1. Lindsey Agness worked on her book with The Book Midwife in 2006. Lindsey is an NLP trainer and she wrote Change Your Life with NLP. She got a deal with Prentice Hall Life and so far they have sold over 20,000 copies. It still sells well and I see it in the top NLP books on Amazon all the time. On the back of that success, Lindsey negotiated deals for two further books, with two different publishers.
2. Simon Zutshi wrote Property Magic: How to Buy Property Using Other People’s Time, Experience and Money, using our methodology, in just 7 weeks. It is in its 3rd revised edition and has sold nearly 10,000 copies. Not bad for a ‘niche’ book!
3. Steve Glowinkowski launched It’s Behaviour, Stupid! in March 2009. By April, he had a discussion with someone who read the book and was convinced they needed Steve’s team to do some consulting for them. I can’t disclose the commercial fee, but it is in 7 figures…
Is it only first time authors that come to you or do you also have more experienced authors coming to you?
We do get experienced authors coming to us. Usually their first book was hard work and took too long to write, and they don’t want to go through that again! Being on a program means you get an accountability partner, plus extra advice, guidance and feedback all the way along, not just at the end.
Do you have some advice for someone looking to write their first book?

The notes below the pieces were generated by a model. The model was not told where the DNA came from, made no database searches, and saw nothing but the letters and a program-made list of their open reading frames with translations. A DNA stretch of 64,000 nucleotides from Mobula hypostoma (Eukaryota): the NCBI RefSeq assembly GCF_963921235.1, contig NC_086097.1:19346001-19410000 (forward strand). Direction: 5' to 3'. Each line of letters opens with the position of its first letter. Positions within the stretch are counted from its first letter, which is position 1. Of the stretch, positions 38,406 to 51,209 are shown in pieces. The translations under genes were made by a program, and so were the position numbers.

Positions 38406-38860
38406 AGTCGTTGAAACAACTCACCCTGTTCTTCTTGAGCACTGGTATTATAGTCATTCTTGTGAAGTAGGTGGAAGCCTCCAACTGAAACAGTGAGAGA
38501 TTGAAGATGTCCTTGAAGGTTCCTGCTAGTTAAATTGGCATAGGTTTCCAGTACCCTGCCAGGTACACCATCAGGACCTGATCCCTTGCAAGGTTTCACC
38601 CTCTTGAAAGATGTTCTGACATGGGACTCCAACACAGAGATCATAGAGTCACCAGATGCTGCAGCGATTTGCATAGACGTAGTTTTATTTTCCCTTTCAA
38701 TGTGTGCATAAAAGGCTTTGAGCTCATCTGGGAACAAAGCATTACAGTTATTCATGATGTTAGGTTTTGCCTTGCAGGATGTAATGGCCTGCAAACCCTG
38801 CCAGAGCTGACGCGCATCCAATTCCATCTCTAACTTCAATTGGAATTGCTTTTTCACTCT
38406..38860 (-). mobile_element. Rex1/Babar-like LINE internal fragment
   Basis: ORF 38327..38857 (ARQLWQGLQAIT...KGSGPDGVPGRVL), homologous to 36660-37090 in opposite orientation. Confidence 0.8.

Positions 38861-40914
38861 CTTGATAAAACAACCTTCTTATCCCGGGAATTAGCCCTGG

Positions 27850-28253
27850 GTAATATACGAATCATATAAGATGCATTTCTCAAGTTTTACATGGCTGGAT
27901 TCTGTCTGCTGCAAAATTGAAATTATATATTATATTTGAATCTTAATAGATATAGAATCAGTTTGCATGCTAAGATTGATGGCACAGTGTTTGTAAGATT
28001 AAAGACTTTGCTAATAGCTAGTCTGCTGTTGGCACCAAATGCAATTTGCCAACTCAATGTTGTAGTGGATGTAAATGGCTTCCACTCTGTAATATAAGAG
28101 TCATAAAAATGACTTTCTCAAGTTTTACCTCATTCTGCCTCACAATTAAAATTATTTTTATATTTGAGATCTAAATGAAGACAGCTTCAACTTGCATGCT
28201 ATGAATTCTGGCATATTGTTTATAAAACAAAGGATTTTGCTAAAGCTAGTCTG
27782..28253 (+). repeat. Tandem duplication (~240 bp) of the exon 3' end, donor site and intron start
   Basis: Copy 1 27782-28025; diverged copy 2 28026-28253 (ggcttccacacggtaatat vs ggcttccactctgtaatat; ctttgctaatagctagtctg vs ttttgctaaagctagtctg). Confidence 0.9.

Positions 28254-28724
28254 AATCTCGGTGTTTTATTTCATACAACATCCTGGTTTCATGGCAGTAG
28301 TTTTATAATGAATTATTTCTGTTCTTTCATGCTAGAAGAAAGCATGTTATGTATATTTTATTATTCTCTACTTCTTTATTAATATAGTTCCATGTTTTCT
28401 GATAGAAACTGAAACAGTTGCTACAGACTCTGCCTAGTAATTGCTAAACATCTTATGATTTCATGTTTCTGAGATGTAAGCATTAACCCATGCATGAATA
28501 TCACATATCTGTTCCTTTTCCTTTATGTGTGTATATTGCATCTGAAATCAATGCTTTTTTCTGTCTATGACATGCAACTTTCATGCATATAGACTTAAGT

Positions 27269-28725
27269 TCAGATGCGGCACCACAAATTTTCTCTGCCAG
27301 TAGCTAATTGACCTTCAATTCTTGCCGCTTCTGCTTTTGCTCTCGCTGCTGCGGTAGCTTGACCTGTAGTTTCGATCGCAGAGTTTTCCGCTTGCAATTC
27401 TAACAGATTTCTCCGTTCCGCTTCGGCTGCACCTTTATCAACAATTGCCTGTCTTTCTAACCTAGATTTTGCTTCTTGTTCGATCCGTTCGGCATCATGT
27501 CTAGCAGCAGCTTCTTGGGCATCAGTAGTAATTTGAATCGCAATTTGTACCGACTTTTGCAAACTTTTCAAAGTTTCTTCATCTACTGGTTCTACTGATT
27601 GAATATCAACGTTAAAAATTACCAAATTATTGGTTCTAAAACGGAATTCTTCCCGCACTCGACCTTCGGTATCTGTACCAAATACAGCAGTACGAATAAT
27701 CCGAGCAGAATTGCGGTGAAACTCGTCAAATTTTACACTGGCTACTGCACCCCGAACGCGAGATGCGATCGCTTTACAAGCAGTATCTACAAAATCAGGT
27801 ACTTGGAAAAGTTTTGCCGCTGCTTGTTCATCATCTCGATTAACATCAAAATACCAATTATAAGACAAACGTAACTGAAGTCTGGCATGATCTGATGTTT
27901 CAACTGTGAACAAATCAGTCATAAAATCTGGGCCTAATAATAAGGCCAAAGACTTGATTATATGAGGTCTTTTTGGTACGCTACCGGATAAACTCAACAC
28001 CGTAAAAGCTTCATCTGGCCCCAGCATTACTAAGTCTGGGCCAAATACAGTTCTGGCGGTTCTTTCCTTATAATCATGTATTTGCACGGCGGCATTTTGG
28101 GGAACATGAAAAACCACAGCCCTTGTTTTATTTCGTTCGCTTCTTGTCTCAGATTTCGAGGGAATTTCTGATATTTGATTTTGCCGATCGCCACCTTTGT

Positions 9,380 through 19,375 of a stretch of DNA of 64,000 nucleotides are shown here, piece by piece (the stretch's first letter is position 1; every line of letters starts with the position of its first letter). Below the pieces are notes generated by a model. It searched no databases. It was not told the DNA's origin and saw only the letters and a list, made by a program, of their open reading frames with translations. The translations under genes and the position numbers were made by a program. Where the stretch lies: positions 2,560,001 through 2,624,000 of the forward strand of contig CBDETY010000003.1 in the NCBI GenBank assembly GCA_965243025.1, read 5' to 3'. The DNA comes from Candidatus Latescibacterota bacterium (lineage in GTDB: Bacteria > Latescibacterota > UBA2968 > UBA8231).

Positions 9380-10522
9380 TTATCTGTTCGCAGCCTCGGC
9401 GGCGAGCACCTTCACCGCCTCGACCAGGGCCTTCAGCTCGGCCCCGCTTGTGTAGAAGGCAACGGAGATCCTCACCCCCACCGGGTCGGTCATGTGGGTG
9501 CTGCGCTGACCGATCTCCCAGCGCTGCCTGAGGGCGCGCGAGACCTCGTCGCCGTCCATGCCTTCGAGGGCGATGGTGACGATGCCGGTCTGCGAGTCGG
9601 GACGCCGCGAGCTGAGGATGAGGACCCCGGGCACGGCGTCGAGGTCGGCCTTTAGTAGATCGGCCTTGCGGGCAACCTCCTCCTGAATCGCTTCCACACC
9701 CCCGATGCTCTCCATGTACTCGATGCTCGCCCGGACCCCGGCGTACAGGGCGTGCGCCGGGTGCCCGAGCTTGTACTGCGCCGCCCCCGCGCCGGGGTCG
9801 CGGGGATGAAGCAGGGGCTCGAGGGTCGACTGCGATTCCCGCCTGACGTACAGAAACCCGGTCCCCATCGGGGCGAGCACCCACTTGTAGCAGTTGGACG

Decide what you want that book to achieve for you. Are you writing it primarily for your own personal satisfaction or do you have a financial goal? And how do you want to see that return? In direct terms, as in number of books sold, royalties, profits, etc. – or are you going to include the secondary income from business won as a result of your book? What kind of book does it need to be to achieve those goals? Clarity is king here. And honesty.
You are hosting an event on the 30th of September with Dan Poynter – the “godfather of self-publishing.” Can you tell us more about this event? Who should attend it and why?
Dan and I run a couple of events in the UK each year, for aspiring authors. We go through all the important steps from book concept to publishing and promotion. We have been known to give people so much information their notepads nearly caught on fire! We just like helping people understand the world of writing and publishing, so they can make informed choices. Dan and I have a wealth of experience, in all types of writing and publishing. If any readers are going to be in the Marlow, UK area on Sept. 30th, please join us. Full details are at www.bookmidwife.com/seminar
You also run a publishing house called Ecademy Press. Can you tell us more about this venture?
We are a cooperative publisher, which means we partner with the author at every stage. We take care of all the details, just like a traditional publisher, but we provide the flexibility and improved profits and royalties of self-publishing. Most of our clients pay a small fee to publish with us, and we have had a great deal of success getting clients’ books into bookstores and getting media coverage for the books. We invest in a few books each year as well. Please do check us out at www.ecademy-press.com